Artists Around Wetherby - the creative collective in the West Yorkshire town
- Credit: Archant
Enterprising artists celebrate a different side of Wetherby. Justine Brooks finds out.
The idea to create Artists Around Wetherby came about over a few drinks in the pub, the charming Bingley Arms in Bardsey in fact. Artists Clare Dean and Rachel McNaughton were discussing the wonderful success enjoyed by North Yorkshire Open Studios and York Open Studios and lamenting the fact that their geographical location in West Yorkshire barred them from taking part. So they decided there and then to create their own open studio event.
‘We even decided on dates,’ says Clare, who along with Rachel and painter Ailsa Read now form the Wetherby Artists Committee. ‘We decided it should be in May because York is in April and North Yorkshire Open Studios is in June and we didn’t want to clash with them.
That was back in 2014, and the group has just wrapped up its 2018 Open Studios, its fifth annual event, and another great success which provides artists with an opportunity to market and sell their work and members of the public the chance to see how and where artists work – as well as enjoy a great day out.
Clare said this year’s open studios event was good. ‘I absolutely love the event. People come and look at the work, and then this year, on the Sunday, we all sat out in the garden and had cake.’ It turns out that as well as being a talented painter of flowers and animals, Clare also makes exquisite cakes. ‘I tempt people in with my cakes,’ she jokes.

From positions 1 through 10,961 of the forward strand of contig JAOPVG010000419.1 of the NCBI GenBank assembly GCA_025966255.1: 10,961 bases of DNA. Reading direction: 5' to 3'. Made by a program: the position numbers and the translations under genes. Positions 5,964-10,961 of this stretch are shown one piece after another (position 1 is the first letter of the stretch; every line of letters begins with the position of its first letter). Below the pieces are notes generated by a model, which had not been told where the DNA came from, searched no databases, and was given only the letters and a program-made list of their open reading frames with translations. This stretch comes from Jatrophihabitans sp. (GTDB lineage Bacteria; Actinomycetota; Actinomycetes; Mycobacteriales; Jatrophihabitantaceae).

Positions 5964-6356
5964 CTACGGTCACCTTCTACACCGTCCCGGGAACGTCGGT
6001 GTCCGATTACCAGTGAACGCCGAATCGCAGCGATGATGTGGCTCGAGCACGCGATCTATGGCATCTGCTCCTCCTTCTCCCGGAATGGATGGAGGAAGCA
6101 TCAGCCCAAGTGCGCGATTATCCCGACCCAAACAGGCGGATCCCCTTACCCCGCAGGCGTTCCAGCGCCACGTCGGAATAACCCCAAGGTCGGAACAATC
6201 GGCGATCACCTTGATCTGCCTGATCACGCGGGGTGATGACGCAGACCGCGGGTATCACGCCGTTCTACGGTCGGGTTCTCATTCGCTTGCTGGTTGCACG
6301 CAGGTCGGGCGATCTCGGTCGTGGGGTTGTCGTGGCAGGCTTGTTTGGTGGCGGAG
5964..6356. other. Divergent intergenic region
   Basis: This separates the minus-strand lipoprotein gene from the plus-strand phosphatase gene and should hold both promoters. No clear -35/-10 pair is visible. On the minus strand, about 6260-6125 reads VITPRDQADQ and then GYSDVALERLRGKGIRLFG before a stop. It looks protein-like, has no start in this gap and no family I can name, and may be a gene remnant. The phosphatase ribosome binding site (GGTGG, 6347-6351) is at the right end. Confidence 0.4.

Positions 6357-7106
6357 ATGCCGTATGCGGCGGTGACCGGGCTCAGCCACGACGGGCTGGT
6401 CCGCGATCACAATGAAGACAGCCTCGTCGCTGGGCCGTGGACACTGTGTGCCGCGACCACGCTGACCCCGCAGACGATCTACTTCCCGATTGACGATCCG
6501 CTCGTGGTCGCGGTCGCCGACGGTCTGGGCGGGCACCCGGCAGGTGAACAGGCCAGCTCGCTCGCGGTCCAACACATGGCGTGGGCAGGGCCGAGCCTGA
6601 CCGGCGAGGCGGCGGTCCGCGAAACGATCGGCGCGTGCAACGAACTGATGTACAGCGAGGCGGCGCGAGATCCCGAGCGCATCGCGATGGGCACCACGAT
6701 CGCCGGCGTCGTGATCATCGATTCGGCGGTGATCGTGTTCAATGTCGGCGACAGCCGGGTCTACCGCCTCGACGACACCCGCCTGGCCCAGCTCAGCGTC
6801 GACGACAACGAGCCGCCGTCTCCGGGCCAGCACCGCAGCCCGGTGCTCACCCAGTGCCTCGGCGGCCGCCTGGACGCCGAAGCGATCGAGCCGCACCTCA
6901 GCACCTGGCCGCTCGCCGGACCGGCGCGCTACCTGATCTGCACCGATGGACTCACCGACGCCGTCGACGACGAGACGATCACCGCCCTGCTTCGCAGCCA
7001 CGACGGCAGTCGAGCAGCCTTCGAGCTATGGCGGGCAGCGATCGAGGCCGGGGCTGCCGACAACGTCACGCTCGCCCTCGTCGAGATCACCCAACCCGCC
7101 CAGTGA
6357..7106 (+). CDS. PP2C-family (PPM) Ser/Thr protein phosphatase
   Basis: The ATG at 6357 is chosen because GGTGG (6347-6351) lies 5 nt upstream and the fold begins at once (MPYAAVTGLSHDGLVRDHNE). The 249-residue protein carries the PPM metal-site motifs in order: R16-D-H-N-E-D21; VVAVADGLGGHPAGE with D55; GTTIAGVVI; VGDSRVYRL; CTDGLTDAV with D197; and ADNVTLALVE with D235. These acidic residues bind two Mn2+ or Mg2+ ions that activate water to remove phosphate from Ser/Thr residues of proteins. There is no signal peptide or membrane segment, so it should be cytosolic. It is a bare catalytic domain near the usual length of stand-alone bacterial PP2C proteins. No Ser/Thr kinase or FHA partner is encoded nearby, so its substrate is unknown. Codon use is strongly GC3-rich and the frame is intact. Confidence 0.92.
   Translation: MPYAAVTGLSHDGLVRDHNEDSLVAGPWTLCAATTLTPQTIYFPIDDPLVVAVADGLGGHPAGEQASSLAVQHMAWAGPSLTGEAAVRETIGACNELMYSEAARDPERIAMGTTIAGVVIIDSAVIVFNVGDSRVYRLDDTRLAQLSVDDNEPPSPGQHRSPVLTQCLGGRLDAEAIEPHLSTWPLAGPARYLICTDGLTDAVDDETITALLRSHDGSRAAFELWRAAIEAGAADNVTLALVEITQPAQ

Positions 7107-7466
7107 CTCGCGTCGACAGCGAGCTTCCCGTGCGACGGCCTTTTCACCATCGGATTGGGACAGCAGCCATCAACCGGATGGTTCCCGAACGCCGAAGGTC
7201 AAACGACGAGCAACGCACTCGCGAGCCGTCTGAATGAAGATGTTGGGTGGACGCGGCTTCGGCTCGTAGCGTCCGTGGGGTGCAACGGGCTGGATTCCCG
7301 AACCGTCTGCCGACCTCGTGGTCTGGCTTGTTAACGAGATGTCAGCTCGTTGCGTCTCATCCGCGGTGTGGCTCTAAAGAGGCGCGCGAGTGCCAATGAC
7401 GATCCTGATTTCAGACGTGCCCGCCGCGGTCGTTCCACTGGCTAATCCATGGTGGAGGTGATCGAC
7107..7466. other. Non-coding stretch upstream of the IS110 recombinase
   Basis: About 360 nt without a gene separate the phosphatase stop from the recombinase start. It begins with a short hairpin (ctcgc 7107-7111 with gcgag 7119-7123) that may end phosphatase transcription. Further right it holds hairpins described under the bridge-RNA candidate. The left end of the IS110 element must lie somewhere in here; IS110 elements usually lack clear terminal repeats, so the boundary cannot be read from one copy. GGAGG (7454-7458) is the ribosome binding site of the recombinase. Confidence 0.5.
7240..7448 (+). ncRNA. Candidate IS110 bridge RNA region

The group is artist funded and artist led and over the five years since its inception has included the work of between 21 and 26 artists annually, all based within a six-mile radius of Wetherby and taking in the surrounding villages such as Bardsey, Thorner and Kirkby Overblow.
The group includes painters such as Rachel McNaughton, who paints delicate watercolours of landscapes, animals and flower subjects and Ailsa Read, who paints moody mixed media seascapes. ‘People come back year after year and new people come every year, some people become friends too,’ says Alisa. It’s clearly a great way for artists to find new collectors and a more personal way to buy art than in a gallery and, says Ailsa, the group is always looking out for new artists to take part in the open studios programme.
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Accomplished painter Vivienne Rawnsley’s studio is another highlight. Vivienne is a Fellow of the Society of Chartered Artists and Designers and creates canvases in a wide range of subjects from landscapes to seaside to flowers from the garden.
But it isn’t just painters the committee wants to support and promote. ‘It’s important to us that we represent other kinds of media too, so we have a glass blower, a silversmith and a ceramic artist too,’ says Clare. In other years they’ve also had a sculptor.
The glass blower is Julia Rushworth, who graduated from the National Glass Centre in Sunderland in 2014 and who now works from her home-based studio making vases, vessels and decorative pieces for the home using traditional glass making techniques.
Ceramic artist Jan Bulley creates her pieces in a sculptural way, hand coiling and using slabs of clay rather than making on the wheel. Jan also paints and creates collograph print works. Silversmith and jewellery designer Chris Alldridge makes bespoke creations from her studio.
Artists Around Wetherby run twice yearly artist demonstrations at Wetherby Town Hall where they promote open studios and raise funds for charity. In the last year the group has raised £1,000 for St Gemma’s Hospice in Leeds. The committee is considering putting on a pop-up gallery in one of Wetherby’s empty shops, and there are plans for a Christmas event in Wetherby Town Hall.
Keep an eye on their website for more information: artistsaroundwetherby.com.